Covid -19 has made us all think long and hard about the kind of food we want to eat and the relationship we want to have with the people who produce it. Part of the reason for this, was that for a short period, normal service was massively disrupted as retailers struggled to react to the 50% increase in demand as hospitality and out of home eating ceased (33% of UK food spend happens out of home). I think all this reflection could lead to something of a renaissance in shorter supply chains with a much greater focus not just on price but also on how that supply chain delivers for nature, health and climate.
What role does the Soil Association play in connecting people with food?
The Soil Association plays many roles in connecting people with food. Through our Food for Life programmes we work across the majority of settings helping people of all ages to have a more positive engagement with their food and where it comes from and supporting a move to healthier diets, with more fresh, local and organic food. Through organic certification we promote food produced to organic standards and support farmers to convert to organic farming systems.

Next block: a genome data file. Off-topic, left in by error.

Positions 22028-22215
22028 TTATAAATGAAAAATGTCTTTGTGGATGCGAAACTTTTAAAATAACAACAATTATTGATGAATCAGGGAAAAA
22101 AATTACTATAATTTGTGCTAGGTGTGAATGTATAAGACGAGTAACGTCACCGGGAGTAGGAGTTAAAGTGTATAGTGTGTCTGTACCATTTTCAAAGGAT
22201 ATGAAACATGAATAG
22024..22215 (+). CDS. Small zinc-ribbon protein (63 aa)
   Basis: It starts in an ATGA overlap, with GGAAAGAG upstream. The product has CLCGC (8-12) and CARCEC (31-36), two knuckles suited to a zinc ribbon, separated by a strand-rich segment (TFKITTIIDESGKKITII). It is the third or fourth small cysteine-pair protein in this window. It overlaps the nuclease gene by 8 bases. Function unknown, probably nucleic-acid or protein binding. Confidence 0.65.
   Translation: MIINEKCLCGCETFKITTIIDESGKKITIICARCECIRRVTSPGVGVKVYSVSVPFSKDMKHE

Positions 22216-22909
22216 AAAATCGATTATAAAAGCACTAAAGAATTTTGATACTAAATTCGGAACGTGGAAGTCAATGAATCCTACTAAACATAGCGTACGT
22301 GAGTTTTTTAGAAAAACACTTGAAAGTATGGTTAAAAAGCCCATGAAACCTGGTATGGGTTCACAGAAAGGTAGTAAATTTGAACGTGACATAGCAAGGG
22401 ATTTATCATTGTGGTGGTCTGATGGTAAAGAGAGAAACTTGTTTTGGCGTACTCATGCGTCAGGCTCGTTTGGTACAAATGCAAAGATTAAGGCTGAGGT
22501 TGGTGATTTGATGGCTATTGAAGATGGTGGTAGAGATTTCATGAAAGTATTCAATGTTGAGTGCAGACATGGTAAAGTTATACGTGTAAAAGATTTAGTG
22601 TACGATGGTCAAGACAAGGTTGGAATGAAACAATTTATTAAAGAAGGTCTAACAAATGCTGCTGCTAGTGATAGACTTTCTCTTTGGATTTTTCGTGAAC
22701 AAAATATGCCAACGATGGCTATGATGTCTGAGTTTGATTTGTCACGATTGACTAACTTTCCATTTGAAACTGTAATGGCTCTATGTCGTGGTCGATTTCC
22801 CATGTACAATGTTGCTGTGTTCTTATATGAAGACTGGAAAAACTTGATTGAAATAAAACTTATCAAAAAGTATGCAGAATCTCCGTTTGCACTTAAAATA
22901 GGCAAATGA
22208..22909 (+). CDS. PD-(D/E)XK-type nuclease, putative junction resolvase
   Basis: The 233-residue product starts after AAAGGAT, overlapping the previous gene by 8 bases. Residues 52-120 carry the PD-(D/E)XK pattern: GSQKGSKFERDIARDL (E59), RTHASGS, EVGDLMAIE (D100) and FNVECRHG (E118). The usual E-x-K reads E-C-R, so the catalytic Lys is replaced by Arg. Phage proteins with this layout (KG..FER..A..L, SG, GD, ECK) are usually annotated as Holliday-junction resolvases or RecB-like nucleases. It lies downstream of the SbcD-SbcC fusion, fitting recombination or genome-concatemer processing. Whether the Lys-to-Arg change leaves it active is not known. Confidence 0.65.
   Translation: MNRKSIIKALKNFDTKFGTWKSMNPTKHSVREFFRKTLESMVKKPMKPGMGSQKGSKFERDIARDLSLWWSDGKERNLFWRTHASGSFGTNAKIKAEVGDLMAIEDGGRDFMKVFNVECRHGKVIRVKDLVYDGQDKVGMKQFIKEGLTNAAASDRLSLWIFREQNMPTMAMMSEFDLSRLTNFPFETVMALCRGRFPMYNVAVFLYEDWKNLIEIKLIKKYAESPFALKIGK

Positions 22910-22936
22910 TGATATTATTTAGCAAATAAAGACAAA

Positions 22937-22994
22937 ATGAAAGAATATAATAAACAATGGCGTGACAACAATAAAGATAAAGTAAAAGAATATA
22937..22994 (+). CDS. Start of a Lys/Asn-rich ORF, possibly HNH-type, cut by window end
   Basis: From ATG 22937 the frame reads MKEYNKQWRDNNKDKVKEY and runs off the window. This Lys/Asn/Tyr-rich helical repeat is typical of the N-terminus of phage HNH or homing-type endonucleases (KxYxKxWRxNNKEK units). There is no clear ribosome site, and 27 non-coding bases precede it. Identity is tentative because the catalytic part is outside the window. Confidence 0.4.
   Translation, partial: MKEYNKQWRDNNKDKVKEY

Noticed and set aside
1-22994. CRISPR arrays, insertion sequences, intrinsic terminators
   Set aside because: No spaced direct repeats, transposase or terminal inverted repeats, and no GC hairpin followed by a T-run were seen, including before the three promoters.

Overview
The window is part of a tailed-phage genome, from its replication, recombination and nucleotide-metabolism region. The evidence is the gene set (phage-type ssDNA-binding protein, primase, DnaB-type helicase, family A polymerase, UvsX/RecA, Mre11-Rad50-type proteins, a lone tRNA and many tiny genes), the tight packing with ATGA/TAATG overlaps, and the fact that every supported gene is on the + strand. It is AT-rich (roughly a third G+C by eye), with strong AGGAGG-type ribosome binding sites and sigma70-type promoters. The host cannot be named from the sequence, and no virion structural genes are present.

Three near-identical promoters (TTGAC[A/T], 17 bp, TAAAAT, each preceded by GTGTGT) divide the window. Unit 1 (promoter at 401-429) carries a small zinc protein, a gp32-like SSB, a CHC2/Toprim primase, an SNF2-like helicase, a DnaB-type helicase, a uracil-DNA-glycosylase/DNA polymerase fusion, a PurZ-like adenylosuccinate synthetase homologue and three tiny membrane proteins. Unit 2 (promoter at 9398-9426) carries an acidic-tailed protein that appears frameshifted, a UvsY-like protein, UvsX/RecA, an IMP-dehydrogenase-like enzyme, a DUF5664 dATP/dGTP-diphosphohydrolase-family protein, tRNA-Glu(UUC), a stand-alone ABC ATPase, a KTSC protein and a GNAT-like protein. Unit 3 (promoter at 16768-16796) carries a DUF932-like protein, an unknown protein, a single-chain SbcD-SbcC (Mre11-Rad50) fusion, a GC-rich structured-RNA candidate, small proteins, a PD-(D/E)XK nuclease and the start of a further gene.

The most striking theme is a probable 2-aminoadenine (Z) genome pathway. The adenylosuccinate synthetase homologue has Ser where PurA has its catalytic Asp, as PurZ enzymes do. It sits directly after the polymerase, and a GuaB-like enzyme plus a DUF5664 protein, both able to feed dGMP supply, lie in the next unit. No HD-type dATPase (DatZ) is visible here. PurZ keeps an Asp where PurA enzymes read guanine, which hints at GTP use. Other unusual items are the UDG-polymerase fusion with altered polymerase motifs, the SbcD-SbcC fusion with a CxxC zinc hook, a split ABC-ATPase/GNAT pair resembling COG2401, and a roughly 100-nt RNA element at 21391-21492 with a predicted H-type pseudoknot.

You are hosting a webinar as part of a new digital Oxford Farming Conference offering, what will your session address?
The session I am hosting will focus on the UK’s future food security and the extent to which our future food security is dependent on reducing climate and nature risks – can we have our cake and eat it. The session has been inspired by the 1958 session which took as its theme “Towards Greater Self -Sufficiency”. Back then as we came out of food rationing and the austerity caused by war, being able to produce more of the food the UK consumed was an important contribution to UK finances.
How do you maintain work/life balance?
My husband would say I am lousy at it. I think it is vital to be enthusiastic about what you do, no matter what that is. If you lose that enthusiasm it is time to move on. I am very lucky I am endlessly absorbed by farming. And getting out on the farm actually helps me to maintain a balance that works for me.
What is your guilty pleasure – book, film, TV programme?
Got to be watching Rom Coms